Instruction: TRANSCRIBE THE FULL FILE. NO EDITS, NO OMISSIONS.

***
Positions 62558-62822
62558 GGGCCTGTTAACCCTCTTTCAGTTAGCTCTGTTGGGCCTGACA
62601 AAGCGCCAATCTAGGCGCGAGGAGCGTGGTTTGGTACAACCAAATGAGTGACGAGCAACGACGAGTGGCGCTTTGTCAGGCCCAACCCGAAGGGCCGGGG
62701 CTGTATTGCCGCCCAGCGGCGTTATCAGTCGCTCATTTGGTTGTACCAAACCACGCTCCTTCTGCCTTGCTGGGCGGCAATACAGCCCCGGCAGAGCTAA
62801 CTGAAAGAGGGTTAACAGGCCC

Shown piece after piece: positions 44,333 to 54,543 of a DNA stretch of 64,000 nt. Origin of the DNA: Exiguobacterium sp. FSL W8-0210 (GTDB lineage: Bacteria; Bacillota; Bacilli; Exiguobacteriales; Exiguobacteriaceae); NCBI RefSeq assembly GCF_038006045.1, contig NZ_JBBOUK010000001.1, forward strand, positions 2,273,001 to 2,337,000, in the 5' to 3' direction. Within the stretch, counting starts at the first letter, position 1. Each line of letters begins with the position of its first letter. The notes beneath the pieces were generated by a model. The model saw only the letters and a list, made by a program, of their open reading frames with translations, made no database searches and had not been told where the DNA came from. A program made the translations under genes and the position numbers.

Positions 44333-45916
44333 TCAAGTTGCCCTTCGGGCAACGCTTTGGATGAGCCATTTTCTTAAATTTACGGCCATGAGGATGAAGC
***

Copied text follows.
Positions 62558-62822
62558 GGGCCTGTTAACCCTCTTTCAGTTAGCTCTGTTGGGCCTGACA
62601 AAGCGCCAATCTAGGCGCGAGGAGCGTGGTTTGGTACAACCAAATGAGTGACGAGCAACGACGAGTGGCGCTTTGTCAGGCCCAACCCGAAGGGCCGGGG
62701 CTGTATTGCCGCCCAGCGGCGTTATCAGTCGCTCATTTGGTTGTACCAAACCACGCTCCTTCTGCCTTGCTGGGCGGCAATACAGCCCCGGCAGAGCTAA
62801 CTGAAAGAGGGTTAACAGGCCC

Shown piece after piece: positions 44,333 to 54,543 of a DNA stretch of 64,000 nt. Origin of the DNA: Exiguobacterium sp. FSL W8-0210 (GTDB lineage: Bacteria; Bacillota; Bacilli; Exiguobacteriales; Exiguobacteriaceae); NCBI RefSeq assembly GCF_038006045.1, contig NZ_JBBOUK010000001.1, forward strand, positions 2,273,001 to 2,337,000, in the 5' to 3' direction. Within the stretch, counting starts at the first letter, position 1. Each line of letters begins with the position of its first letter. The notes beneath the pieces were generated by a model. The model saw only the letters and a list, made by a program, of their open reading frames with translations, made no database searches and had not been told where the DNA came from. A program made the translations under genes and the position numbers.

Positions 44333-45916
44333 TCAAGTTGCCCTTCGGGCAACGCTTTGGATGAGCCATTTTCTTAAATTTACGGCCATGAGGATGAAGC